In reply to The Real Johnny White:

This can mean only one thing. THERE'S ONLY FOUR JOHNNY WHITES, FOUR JOHNNY WHITES (AT LEAST)

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Nov 26, 2013 12:58pm

hard to imagine the quietus would let this nonsense slide if they weren't friends. nothing worse than the middle-class fetishisation of working-class culture. men can go the football, and clubs, and be sensitive? what a novel exploration of modern masculine identity. they hate East London, but never leave; romanticise the suburbs, but never live there; fantasise about being an alcoholic but just take shit cocaine with media mates. songs are alright, but for this much crowing you've got to do better than an average new order rip off

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bld
Nov 26, 2013 1:15pm

Loving the weird raging against Stoke Newington. As an area that has seen significant gentrification over the last 15-20 years it can hardly be described as being in stasis. Then again, this lot wouldn't have been around for long enough to really know what they're talking about, right?

"This is why you shouldn't interview your mates."

Indeed.

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Nov 26, 2013 1:19pm

In reply to :

So attending a football match is a 'fetishisation of working-class culture' is it... huh

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r
Nov 26, 2013 1:53pm

In reply to bld:

But Stoke Newington is fucking awful.

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RL
Nov 26, 2013 1:53pm

holy moly jesus christ, these three used to live in fucking stoke newington. it's not cool to be nasty (dickheads)

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It's hard out here for a Bish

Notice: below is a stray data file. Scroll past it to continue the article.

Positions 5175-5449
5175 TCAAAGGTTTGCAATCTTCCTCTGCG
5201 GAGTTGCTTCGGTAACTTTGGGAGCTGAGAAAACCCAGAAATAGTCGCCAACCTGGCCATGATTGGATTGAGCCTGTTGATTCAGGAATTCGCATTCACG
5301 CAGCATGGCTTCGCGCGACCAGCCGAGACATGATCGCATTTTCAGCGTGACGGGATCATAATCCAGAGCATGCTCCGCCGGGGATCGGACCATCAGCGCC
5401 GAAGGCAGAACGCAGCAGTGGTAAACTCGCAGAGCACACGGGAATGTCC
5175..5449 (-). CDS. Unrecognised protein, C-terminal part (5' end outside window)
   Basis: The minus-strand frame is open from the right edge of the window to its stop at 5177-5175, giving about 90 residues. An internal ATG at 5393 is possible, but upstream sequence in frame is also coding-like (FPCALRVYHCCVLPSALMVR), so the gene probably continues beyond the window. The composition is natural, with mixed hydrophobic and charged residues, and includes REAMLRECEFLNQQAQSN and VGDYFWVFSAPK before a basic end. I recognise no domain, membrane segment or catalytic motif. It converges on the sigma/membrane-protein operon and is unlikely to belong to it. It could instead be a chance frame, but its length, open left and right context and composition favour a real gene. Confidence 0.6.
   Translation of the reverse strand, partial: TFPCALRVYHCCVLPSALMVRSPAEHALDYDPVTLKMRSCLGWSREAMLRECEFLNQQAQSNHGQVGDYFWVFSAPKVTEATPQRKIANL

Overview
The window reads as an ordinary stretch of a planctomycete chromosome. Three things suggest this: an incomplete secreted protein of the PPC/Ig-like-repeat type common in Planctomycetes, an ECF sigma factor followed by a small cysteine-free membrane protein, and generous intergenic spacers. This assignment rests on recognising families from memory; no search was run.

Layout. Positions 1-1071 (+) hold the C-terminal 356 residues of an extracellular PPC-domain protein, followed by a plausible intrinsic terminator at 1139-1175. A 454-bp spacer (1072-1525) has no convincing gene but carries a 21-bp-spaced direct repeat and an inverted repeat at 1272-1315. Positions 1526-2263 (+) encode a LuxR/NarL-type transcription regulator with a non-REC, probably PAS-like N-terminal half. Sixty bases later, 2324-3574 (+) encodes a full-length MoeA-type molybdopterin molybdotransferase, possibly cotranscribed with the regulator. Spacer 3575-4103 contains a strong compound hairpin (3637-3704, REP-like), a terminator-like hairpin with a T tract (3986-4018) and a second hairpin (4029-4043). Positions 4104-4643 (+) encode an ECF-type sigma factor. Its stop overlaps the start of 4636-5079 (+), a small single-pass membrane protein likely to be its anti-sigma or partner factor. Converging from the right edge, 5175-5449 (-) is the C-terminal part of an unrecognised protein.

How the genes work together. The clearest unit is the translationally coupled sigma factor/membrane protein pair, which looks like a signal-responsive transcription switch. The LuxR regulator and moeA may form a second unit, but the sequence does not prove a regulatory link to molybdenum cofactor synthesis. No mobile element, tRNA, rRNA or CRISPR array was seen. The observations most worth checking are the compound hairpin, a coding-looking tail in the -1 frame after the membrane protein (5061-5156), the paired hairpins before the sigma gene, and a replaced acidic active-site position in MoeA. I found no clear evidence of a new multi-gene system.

Nov 26, 2013 2:11pm

*slags off stoke newington in interview* *holds xmas do in stoke newington*

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APC
Nov 26, 2013 2:40pm

they look like Swedish submariners.

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Nov 26, 2013 2:46pm

these guys are outrageous, is there anything they won't say, an edgy Space for the 2010's. Also, feel like there is a bit of revisionism going on here cause i'm pretty sure these mugs used to dive around Dalston in tie-dye Teeth t-shirts playing in bands like Deep Sht or Big Deal or whatever. Yawn.

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The Holloways
Nov 26, 2013 4:16pm

There has only ever been and will only ever be one band on the HR. I've heard this lot knockabout in the Library. Upper St Posers. You'd never catch them in Nambucca. We wouldn't have it.

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um....
Nov 26, 2013 4:17pm

fifth generation gentrifiers pissed off that the bang they were promised upon landing in the East End didn't live up to the hype, now throwing out indie versions of Daily Mail headlines in interviews!?...this is little England